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3.61  ·  Rating Details ·  23,137 Ratings  ·  2,166 Reviews
Paul Fisher sees the world from behind glasses so thick he looks like a bug-eyed alien. But he’s not so blind that he can’t see there are some very unusual things about his family’s new home in Tangerine County, Florida. Where else does a sinkhole swallow the local school, fire burn underground for years, and lightning strike at the same time every day?The chaos is compoun ...more
Paperback, 320 pages
Published September 1st 2006 by HMH Books for Young Readers (first published 1997)
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Community Reviews

(showing 1-30)
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Mitch Komp
Sep 25, 2012 Mitch Komp rated it did not like it
Jumana Abou-karr
Dec 17, 2013 Jumana Abou-karr rated it liked it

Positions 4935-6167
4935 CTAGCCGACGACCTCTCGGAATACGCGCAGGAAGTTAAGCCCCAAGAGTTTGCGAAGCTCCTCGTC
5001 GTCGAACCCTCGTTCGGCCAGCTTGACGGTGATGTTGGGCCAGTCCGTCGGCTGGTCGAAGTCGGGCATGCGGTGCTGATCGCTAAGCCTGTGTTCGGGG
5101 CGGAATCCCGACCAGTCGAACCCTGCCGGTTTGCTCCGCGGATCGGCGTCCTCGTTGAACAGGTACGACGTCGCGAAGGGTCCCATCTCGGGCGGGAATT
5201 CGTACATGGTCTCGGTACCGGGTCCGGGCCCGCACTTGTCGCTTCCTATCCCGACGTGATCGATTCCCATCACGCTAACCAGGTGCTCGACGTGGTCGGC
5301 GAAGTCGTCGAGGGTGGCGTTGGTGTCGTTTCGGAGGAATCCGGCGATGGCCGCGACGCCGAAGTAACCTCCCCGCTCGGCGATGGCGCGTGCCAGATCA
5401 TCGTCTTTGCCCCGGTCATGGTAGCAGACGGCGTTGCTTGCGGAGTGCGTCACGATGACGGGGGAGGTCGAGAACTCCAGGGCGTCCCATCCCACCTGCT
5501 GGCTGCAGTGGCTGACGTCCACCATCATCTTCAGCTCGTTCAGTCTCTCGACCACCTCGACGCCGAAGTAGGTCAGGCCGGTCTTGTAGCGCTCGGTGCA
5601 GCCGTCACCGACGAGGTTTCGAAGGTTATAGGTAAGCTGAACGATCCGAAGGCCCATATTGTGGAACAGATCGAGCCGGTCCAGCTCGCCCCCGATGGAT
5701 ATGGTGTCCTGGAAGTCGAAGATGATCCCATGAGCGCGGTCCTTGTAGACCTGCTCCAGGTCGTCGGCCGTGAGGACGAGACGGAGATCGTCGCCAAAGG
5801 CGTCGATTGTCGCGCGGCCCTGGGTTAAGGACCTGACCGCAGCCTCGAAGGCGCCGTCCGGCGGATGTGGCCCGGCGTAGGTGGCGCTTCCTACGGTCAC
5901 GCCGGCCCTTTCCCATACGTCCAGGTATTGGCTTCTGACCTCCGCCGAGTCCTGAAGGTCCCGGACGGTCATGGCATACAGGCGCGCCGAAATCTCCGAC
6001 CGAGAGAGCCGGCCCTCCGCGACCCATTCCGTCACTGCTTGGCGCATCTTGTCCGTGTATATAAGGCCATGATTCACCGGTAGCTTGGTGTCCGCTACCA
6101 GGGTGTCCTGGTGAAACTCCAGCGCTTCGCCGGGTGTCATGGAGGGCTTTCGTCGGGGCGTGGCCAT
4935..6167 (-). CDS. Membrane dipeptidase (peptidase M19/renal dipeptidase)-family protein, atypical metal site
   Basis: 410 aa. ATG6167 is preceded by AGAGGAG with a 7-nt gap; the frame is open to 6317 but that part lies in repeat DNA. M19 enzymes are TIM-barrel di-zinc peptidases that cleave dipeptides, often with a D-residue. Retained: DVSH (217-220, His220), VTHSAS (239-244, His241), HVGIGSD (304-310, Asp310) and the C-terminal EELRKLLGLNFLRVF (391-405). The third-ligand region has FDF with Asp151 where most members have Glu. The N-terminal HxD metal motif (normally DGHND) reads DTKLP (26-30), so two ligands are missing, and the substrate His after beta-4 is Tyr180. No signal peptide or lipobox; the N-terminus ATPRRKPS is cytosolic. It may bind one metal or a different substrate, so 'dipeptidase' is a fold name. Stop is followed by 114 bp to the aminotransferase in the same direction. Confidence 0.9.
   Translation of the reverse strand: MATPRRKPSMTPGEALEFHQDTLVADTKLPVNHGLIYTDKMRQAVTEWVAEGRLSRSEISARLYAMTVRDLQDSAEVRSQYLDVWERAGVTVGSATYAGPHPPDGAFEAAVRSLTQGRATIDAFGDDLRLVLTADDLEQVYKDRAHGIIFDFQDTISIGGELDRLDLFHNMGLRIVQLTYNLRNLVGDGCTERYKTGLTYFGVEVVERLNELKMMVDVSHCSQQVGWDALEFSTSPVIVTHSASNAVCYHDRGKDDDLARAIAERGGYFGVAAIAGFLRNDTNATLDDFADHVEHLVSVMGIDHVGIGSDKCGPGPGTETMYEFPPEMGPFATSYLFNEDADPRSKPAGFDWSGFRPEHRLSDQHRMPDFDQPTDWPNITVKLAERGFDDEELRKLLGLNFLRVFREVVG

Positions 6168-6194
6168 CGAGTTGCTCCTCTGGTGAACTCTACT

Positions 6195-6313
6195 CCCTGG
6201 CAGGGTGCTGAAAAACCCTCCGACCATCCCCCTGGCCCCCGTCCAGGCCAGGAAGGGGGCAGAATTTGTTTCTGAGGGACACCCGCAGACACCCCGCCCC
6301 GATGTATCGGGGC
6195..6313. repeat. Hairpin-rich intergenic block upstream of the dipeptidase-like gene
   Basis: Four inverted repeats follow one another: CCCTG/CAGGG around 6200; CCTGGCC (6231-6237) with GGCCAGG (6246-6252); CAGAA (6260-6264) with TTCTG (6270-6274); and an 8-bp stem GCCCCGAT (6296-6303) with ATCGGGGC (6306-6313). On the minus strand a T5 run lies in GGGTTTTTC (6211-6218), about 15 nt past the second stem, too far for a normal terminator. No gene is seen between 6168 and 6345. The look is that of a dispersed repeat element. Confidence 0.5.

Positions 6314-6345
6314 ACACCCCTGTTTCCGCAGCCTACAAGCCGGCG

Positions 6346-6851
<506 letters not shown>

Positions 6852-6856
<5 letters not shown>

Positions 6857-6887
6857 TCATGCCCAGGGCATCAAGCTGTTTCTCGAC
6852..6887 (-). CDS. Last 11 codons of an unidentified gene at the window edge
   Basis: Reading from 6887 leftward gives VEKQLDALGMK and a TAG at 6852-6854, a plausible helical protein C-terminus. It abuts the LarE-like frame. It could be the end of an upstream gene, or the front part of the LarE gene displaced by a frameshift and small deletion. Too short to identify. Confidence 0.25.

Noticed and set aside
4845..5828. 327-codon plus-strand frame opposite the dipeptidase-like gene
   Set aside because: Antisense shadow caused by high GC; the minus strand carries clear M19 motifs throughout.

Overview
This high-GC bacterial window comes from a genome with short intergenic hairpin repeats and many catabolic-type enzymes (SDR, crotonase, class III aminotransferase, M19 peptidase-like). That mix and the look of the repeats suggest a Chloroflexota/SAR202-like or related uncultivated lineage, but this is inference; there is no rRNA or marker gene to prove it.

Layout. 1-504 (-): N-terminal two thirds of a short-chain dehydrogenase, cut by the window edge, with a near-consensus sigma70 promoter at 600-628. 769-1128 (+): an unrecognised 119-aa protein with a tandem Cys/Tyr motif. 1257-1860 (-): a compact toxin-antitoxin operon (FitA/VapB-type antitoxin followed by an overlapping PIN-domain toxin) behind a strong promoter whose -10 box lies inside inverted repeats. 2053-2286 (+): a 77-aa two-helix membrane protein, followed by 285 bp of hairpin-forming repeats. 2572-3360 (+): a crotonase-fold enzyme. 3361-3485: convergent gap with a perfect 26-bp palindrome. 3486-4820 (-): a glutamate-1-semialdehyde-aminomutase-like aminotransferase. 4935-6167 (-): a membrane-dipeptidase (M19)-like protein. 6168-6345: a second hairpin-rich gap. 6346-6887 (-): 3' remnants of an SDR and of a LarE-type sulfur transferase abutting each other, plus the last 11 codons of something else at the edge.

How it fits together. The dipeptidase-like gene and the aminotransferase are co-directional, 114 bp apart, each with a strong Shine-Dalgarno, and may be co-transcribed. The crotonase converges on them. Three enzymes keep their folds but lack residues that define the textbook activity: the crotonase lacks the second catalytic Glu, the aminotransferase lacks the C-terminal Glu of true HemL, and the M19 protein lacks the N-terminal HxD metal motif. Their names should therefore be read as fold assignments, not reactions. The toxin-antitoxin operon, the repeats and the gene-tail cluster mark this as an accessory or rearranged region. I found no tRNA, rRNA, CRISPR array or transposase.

Tangerine by Edward Bloor is a novel about the Fisherman family and their sons, Erik and Paul. They moved from Texas to Lake Windsor Downs in Tangerine County, Florida. One of the sons is legally blind.His whole life he was told that he was blind because he stared into a full solar eclipse when he was young,but doesn't remember.Now he is in a particular time in his life where he is starting out in a new school.Their Dad is also plays a roll in why they moved due to his job as a civil engineer.
Casey Schneider
Mar 05, 2008 Casey Schneider rated it really liked it